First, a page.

Monday, July 2, 2018


By Pierce Conran

In Korea, few things are more important than karaoke. With thousands of karaoke bars, open all hours, littering every corner of the country, it's an activity that reaches every part of society, servicing hoards of stressed salary workers, bored teenagers or oftentimes a more licentious clientele. Karaoke is a frequent feature of Korean films, but in Karaoke Crazies, Korea's national pastime comes out front and center, serving as the focal point of an infectious blend of drama, comedy, thriller and absurdity.

Addiction Karaoke (the Korean title of the film) is a quiet bar in the countryside with almost no clients. To boost his business, the owner hires a singing helper, a strange girl who wears a green tracksuit, seldom speaks and always plays video games. Despite her antisocial behavior, business steadily improves, though the reason remains a mystery to the owner, and he hires a gregarious second helper who also becomes a hit with clients. Meanwhile, a local officer stops in from time to time warning of the presence of a serial killer in the region.

Karaoke Crazies takes place almost exclusively in an intricately designed karaoke bar that calls to mind some of the sets used in Park Chan-wook's Vengeance Trilogy and the film gleefully glides through genres in a manner not dissimilar to the modern cult classic Save the Green Planet (2003). What separates it from its stylistic progenitors is the beating heart at its core that turns the unlikely ragtag team of bar staff (which also comes to include a silent giant) into a loving family. Staff members all have a backstory, each darker than the last, that has brought them to Addiction Karaoke, and by finding each other they've found a way to ease the pain each of them carries.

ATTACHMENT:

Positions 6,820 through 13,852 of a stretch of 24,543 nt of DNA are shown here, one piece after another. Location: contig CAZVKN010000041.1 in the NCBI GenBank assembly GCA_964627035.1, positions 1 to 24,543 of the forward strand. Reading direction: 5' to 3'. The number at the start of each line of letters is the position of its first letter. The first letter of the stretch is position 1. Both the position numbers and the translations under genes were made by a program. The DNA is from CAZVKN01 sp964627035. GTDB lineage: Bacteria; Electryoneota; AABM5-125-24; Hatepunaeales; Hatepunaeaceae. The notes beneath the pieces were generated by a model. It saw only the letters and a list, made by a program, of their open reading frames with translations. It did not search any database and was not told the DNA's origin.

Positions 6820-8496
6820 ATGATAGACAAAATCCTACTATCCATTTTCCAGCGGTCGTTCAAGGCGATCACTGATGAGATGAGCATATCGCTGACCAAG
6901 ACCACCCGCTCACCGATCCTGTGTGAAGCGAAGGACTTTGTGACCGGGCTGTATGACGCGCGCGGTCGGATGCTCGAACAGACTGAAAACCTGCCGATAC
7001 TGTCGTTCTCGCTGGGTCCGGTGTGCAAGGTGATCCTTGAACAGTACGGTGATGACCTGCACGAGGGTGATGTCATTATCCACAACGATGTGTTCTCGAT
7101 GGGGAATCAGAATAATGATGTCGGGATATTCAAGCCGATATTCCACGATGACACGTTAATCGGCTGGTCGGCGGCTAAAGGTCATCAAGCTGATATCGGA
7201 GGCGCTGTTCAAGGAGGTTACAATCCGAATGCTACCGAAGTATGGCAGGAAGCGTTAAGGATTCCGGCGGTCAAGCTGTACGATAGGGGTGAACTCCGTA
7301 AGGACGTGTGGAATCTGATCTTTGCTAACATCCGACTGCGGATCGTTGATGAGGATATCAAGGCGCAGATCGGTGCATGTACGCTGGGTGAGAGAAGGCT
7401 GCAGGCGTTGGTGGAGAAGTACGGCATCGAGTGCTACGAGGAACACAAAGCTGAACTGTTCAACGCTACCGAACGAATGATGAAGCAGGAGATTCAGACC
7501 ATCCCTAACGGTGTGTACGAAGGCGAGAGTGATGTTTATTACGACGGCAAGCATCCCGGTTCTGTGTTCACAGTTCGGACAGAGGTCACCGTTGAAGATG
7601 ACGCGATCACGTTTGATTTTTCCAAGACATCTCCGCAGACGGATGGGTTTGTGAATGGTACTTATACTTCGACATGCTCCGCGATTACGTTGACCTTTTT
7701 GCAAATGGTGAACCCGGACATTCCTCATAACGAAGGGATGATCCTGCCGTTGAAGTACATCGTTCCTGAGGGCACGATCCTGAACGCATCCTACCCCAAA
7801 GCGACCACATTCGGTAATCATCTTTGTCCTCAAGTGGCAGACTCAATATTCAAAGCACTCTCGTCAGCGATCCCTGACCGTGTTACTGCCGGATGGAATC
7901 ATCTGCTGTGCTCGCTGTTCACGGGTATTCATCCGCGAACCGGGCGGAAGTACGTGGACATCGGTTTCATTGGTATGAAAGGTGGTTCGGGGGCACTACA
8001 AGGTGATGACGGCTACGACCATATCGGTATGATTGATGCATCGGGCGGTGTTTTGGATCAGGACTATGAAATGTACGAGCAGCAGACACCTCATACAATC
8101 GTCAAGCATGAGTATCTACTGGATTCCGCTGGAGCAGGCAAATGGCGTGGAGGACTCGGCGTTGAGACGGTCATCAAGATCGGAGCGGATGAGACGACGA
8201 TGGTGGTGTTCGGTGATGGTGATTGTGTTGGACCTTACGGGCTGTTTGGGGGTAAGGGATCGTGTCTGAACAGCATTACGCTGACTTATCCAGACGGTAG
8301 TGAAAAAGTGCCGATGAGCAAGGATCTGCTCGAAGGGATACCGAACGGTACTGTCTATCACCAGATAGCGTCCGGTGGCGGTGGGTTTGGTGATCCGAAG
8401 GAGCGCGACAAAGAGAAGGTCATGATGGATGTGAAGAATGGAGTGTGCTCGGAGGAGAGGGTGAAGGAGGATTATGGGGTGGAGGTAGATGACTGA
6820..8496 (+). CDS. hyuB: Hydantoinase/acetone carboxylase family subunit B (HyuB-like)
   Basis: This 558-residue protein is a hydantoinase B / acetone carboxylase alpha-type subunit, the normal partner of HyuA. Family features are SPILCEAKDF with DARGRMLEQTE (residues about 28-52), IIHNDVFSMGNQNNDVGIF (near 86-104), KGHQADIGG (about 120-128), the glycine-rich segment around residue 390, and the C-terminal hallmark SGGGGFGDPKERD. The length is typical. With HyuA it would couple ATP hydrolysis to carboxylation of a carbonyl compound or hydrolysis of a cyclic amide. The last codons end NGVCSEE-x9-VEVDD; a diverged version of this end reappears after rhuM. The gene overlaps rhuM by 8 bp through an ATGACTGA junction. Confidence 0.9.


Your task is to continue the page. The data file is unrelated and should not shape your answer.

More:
Leading the cast is Lee Moon-sik, a well-known mid-2000s actor (A Bloody Aria, 2006) who hasn't been seen on screen since 2012's Miss Conspirator. As the hesitant and frustrated bar owner, his is a familiar character yet Lee personifies him with a quiet humanity that turns him into the unlikely father figure of his group. As for his employees, Bae So-eun (Doctor, 2012) is effective as the very odd and silent first helper while Kim Na-mi (B.E.D., 2012) creates a lively counterpoint with her far more professional bar hostess.

The film also marks a return for director Kim Sang-chan, who debuted with 2007's comedy-drama Highway Star and hadn't been heard from since. Exploring his set with a cautiously mobile camera, Kim's work is highly stylised while never allowing the mise-en-scene to overwhelm the drama at the heart of his story.

The only thing going against Karaoke Crazies is that it may lean a little too much on its Korean genre predecessors. Beyond the stylistic influences already mentioned, you can also see a through line all the way back to Kim Jee-woon's debut film The Quiet Family (1998). Yet the winning charm on display here more than makes up for the film's vague feeling of familiarity which, at worst, comes off as a pleasant jolt of nostalgia for the early days of the Korean film renaissance.


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